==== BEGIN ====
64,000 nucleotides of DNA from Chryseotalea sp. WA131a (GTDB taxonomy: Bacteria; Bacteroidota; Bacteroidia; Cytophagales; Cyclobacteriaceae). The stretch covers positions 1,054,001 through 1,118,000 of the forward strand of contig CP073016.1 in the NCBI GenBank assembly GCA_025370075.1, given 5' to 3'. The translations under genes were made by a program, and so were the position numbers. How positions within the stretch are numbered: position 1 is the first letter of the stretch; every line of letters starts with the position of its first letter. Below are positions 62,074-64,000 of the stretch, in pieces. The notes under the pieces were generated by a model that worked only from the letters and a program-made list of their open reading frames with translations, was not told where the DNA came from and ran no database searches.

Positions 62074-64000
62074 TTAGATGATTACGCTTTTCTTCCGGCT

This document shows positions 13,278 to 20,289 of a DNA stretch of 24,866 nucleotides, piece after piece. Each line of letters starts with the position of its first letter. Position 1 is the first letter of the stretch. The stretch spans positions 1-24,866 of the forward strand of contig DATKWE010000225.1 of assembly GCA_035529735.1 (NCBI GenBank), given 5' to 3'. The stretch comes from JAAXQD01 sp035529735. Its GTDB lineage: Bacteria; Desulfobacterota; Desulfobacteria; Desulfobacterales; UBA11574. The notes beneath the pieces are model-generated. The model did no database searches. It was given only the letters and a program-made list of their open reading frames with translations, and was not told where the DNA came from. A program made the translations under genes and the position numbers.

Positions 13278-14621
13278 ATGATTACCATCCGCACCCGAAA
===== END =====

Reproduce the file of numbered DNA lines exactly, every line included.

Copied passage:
64,000 nucleotides of DNA from Chryseotalea sp. WA131a (GTDB taxonomy: Bacteria; Bacteroidota; Bacteroidia; Cytophagales; Cyclobacteriaceae). The stretch covers positions 1,054,001 through 1,118,000 of the forward strand of contig CP073016.1 in the NCBI GenBank assembly GCA_025370075.1, given 5' to 3'. The translations under genes were made by a program, and so were the position numbers. How positions within the stretch are numbered: position 1 is the first letter of the stretch; every line of letters starts with the position of its first letter. Below are positions 62,074-64,000 of the stretch, in pieces. The notes under the pieces were generated by a model that worked only from the letters and a program-made list of their open reading frames with translations, was not told where the DNA came from and ran no database searches.

Positions 62074-64000
62074 TTAGATGATTACGCTTTTCTTCCGGCT

This document shows positions 13,278 to 20,289 of a DNA stretch of 24,866 nucleotides, piece after piece. Each line of letters starts with the position of its first letter. Position 1 is the first letter of the stretch. The stretch spans positions 1-24,866 of the forward strand of contig DATKWE010000225.1 of assembly GCA_035529735.1 (NCBI GenBank), given 5' to 3'. The stretch comes from JAAXQD01 sp035529735. Its GTDB lineage: Bacteria; Desulfobacterota; Desulfobacteria; Desulfobacterales; UBA11574. The notes beneath the pieces are model-generated. The model did no database searches. It was given only the letters and a program-made list of their open reading frames with translations, and was not told where the DNA came from. A program made the translations under genes and the position numbers.

Positions 13278-14621
13278 ATGATTACCATCCGCACCCGAAA